ADVERTISEMENT
ADVERTISEMENT
Stefanie Crowe

Raised in a Marine Corps family, my childhood trained for adaptability and resilience. My father taught me persistence; the duty was to hold course until given another order. There wasn't room for "don't feel like it" or "I give up." Mid-career I realized this attribute creates a point of vulnerability — in life there isn't a command providing orders. I must determine the next move and assess when things work or not. Significantly, I wasn't taught when to fold 'em.

I've loved this career helping families and business owners with finances. I've had amazing mentors who've modeled tenacity, values and decision-making that lead to wealth generation. The human element behind financial management is powerful and fascinating.

Through my work with The Jump Fund, I see the fold 'em concept played out in real time within the start-up community. The high growth start-up is like a sprint on a razor wire with obstacles. Start-ups don't talk about fail, because it's about the pivot — releasing one thing to begin something else. It's a time-compressed struggle toward continuous improvement and optimization. Your survival depends on it.

Outside the start-up world, we avoid endings because they involve registering disappointment, sharing negative news, creating conflict, saying good-bye and feeling natural grief. Not appealing. That energy, time and/or money that's going out the door with limited-return prospects could be deployed elsewhere and the sooner you move proactively, the better.

Fold 'em observations):

-Fold 'em if maintaining your output is eating into your capacity. Making money isn't enough; the question becomes at what cost? If you're killing your future capacity to drive sustainable revenue, you'll hit a wall or burn out. In Marine training, there's only so long you can burn muscle.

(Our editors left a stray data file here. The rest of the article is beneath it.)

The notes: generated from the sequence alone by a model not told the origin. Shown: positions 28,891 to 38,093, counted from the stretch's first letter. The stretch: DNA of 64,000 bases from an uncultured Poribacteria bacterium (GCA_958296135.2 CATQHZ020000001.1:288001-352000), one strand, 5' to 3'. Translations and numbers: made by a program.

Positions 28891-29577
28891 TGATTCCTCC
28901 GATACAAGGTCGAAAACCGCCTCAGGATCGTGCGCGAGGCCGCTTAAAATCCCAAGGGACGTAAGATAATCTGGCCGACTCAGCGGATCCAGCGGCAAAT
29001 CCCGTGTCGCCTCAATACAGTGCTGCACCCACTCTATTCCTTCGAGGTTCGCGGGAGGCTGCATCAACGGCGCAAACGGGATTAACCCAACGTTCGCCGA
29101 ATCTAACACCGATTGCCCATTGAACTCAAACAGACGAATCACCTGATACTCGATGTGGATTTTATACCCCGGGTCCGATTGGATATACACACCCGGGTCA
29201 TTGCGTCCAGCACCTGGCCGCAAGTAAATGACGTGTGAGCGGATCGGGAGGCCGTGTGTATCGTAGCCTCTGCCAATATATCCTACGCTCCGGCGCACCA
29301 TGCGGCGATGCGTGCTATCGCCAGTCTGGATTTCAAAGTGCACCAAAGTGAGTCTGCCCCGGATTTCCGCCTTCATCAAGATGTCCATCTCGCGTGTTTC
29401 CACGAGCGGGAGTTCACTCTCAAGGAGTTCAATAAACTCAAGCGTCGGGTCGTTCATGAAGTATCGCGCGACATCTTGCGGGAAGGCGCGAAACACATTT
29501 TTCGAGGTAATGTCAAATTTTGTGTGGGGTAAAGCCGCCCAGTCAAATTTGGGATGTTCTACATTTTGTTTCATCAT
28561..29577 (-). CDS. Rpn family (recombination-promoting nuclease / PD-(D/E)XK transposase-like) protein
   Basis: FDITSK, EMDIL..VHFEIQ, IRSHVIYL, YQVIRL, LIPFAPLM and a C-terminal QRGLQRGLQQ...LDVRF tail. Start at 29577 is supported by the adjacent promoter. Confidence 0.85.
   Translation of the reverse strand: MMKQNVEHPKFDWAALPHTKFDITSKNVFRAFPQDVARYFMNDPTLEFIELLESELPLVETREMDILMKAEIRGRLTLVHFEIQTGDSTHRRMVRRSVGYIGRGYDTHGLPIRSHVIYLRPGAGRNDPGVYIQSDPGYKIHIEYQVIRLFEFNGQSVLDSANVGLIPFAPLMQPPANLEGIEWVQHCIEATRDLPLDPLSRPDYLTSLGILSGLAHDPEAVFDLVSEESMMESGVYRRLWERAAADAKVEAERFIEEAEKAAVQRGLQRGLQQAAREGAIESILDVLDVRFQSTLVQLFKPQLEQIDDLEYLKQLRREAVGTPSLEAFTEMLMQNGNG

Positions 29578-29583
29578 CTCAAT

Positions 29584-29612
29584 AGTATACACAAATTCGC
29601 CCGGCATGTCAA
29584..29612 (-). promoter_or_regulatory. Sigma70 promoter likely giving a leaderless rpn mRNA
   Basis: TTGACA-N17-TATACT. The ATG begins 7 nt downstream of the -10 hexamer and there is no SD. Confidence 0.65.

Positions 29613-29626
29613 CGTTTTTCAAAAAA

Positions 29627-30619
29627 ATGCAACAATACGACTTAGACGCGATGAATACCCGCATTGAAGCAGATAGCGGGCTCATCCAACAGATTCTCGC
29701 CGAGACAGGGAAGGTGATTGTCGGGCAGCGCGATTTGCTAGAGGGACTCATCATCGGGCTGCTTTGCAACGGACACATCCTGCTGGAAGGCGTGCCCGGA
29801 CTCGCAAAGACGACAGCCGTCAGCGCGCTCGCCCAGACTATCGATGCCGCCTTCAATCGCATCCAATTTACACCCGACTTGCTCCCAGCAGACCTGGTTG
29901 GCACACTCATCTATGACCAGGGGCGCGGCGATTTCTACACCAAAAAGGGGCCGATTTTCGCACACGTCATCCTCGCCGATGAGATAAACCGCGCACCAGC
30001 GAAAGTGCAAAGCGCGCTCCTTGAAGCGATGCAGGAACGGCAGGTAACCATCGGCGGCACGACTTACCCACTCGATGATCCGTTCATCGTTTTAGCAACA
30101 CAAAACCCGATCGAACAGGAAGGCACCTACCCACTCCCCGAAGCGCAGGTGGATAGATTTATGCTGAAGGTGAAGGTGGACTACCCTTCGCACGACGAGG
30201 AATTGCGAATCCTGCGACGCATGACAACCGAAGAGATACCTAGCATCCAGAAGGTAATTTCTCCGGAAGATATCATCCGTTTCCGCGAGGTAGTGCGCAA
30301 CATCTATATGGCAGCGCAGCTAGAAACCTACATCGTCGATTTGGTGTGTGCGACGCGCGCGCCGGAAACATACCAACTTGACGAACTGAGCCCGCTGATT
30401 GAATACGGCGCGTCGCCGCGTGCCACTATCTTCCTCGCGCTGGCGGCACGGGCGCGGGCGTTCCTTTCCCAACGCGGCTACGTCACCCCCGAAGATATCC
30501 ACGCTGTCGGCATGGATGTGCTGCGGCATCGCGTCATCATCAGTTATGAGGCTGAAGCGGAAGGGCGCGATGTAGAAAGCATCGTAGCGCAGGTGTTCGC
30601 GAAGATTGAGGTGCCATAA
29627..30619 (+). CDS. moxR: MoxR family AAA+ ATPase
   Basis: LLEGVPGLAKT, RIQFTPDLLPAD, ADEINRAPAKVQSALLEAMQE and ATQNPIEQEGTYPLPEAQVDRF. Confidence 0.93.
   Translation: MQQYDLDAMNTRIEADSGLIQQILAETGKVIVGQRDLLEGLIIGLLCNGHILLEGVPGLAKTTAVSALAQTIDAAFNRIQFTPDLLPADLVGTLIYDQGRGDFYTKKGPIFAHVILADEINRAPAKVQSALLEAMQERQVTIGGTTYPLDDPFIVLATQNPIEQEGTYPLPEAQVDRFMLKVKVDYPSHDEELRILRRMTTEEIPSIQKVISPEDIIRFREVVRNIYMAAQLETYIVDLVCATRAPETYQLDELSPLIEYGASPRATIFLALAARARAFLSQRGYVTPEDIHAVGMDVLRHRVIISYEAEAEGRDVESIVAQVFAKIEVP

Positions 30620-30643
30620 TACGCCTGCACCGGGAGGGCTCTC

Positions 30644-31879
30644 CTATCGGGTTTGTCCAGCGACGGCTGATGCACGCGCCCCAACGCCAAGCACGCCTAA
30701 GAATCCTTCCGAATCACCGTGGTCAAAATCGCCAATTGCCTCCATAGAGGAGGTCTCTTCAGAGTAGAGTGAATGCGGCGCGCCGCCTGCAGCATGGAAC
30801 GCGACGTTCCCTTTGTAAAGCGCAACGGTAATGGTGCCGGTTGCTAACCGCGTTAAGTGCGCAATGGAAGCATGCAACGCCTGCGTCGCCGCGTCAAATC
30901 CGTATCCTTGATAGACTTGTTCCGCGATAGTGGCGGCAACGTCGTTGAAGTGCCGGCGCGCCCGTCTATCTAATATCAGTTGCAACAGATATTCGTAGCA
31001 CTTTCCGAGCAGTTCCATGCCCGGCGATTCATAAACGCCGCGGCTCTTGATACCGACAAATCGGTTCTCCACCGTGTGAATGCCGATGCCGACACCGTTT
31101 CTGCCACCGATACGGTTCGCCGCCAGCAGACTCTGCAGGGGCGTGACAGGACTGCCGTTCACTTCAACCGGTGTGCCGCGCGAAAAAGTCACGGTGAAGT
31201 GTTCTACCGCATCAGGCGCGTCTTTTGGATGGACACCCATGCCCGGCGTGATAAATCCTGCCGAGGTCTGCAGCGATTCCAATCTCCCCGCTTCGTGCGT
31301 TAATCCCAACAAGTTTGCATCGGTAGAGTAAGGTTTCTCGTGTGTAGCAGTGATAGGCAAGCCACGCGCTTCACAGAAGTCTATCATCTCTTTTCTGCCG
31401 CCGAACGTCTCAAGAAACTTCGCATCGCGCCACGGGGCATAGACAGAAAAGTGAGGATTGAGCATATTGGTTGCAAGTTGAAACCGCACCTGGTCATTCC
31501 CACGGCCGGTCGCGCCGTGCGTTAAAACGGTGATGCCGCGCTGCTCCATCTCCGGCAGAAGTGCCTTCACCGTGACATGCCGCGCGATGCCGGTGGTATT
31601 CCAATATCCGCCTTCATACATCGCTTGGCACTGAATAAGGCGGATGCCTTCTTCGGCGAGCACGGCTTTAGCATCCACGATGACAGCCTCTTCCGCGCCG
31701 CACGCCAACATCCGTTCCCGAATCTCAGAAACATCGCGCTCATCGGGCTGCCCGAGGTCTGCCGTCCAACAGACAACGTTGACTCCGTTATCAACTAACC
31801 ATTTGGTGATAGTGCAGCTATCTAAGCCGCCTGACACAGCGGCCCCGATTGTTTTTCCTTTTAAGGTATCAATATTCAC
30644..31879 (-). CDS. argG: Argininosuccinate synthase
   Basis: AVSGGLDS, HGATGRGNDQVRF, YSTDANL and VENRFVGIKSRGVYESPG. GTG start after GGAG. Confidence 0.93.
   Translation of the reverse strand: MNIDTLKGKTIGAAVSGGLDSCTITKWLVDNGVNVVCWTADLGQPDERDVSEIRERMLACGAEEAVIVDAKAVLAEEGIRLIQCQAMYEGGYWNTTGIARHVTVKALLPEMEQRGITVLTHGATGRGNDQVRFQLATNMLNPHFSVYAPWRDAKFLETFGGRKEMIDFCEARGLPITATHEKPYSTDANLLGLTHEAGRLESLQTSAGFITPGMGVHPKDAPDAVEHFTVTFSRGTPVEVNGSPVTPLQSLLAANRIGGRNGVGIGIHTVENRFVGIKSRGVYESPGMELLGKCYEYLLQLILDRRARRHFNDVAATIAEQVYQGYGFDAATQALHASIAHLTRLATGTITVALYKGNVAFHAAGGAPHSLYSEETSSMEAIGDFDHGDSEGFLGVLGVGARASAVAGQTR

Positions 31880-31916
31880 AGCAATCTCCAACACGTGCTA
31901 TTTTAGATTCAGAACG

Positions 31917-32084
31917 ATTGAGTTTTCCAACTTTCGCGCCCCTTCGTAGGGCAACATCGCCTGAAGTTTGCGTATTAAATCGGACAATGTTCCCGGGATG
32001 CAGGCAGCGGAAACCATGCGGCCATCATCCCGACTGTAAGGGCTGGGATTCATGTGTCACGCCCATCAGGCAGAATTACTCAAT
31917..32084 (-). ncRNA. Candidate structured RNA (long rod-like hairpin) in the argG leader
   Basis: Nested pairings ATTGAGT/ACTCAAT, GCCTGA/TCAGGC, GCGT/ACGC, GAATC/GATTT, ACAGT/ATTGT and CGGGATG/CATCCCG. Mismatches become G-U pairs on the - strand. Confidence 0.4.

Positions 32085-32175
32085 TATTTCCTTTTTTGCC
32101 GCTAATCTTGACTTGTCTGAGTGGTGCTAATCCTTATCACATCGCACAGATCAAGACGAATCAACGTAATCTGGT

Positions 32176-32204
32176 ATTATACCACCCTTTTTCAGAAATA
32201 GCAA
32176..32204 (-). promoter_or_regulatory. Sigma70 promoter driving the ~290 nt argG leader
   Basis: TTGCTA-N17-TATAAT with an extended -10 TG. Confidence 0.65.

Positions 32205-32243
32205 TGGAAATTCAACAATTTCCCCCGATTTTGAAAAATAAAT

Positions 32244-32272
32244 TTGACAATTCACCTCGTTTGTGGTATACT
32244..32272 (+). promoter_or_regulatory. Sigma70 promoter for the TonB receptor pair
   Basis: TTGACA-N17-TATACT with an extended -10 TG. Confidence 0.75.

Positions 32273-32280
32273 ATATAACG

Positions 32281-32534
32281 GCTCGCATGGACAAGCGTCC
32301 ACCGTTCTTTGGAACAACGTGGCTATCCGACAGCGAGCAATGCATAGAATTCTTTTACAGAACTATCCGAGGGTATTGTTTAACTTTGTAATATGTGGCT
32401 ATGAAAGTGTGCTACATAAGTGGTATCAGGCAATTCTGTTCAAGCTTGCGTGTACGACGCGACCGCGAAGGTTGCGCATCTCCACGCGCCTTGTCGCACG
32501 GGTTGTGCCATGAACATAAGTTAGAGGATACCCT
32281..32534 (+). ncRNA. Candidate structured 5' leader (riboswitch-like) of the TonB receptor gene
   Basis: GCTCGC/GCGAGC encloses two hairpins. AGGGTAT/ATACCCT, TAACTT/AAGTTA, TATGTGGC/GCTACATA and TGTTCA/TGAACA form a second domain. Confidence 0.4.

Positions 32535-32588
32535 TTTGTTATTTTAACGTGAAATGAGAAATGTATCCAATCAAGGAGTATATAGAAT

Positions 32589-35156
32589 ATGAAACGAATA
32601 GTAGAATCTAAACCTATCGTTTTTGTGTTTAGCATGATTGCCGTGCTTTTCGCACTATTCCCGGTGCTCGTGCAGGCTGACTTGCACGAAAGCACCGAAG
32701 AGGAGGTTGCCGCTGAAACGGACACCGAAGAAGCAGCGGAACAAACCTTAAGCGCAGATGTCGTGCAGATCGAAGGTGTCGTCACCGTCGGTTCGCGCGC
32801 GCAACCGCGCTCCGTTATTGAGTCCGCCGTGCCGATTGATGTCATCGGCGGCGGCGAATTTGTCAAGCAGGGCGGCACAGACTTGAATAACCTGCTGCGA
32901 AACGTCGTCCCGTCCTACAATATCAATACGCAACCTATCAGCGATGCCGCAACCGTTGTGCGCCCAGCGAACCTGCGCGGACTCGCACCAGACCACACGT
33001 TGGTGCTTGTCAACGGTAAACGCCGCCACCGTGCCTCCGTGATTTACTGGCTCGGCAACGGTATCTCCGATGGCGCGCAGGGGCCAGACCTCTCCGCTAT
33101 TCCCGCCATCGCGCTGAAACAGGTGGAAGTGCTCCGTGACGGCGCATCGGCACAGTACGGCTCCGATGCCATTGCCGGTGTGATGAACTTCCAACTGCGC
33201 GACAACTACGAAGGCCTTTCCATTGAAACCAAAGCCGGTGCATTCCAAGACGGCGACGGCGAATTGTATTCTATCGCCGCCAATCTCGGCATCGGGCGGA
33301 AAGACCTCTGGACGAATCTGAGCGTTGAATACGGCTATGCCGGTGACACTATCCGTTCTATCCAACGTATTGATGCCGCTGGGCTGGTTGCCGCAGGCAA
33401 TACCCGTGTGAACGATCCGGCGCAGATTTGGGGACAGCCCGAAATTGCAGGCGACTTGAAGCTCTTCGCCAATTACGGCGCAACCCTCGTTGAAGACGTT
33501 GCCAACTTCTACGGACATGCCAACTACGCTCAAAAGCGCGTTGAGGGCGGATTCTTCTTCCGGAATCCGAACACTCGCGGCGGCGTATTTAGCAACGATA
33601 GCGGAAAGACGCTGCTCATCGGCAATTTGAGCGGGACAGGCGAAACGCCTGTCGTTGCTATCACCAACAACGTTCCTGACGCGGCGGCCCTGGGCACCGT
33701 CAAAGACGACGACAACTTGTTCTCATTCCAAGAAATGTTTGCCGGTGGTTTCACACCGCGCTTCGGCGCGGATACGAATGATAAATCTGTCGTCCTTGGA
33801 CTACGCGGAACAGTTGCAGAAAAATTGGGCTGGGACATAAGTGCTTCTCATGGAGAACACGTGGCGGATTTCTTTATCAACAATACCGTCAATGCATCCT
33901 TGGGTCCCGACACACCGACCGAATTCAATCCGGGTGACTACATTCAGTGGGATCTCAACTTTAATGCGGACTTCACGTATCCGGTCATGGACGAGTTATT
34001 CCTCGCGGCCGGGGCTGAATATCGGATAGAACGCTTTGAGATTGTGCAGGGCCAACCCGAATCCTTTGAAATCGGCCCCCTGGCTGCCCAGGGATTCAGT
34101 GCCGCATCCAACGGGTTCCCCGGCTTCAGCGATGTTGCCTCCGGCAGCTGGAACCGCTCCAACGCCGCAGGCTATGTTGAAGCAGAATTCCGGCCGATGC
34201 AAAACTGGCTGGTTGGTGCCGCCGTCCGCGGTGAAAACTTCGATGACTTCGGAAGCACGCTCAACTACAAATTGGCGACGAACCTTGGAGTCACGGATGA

-Fold 'em (or scale back) when you have too many eggs in one basket. What's driving your success perhaps to an unhealthy level and feels unbalanced and carries risk? It's time to address the concentration and plan your course of action.

-Fold 'em to protect your downside. I play to win and appreciate a good offense, so this is a tough one. Investing for balance between opportunity and volatility management means better results in changing climates over the long haul — and better sleep at night.

-Fold 'em when there's too much. Like a portfolio that's scattershot with too many holdings and lacking strategy (or efficiency), we often accumulate assets or activities without letting anything go. Tame the chaos and assess what you need to fold to focus on higher-value activities and investments.

-Fold 'em when the season changes. Everything cycles including your investments, your career and your business. Seasons shift and it's important to determine if working harder will achieve better results or if changing divisions or (and this is Marine Corps heresy) joining the Air Force gives you a stronger upside.

Knowing when to fold 'em feels like a life-time, always evolving dance. If something doesn't serve you — whether it's an asset, business venture or relationship — contemplate whether you are seeing it in true light. In investments, we work to avoid "catching a falling knife."A Marine would hold onto that knife until the bitter and bloody end. Fortunately, we don't have to.

Stefanie Crowe is a reformed banker and lifelong wealth adviser. She serves as director of wealth, knowledge & happiness for Stone Bridge Asset Management. She's co-founder and general partner of The JumpFund. Contact her at scrowe@ stonebridge-am.com.

ADVERTISEMENT
ADVERTISEMENT
ADVERTISEMENT
ADVERTISEMENT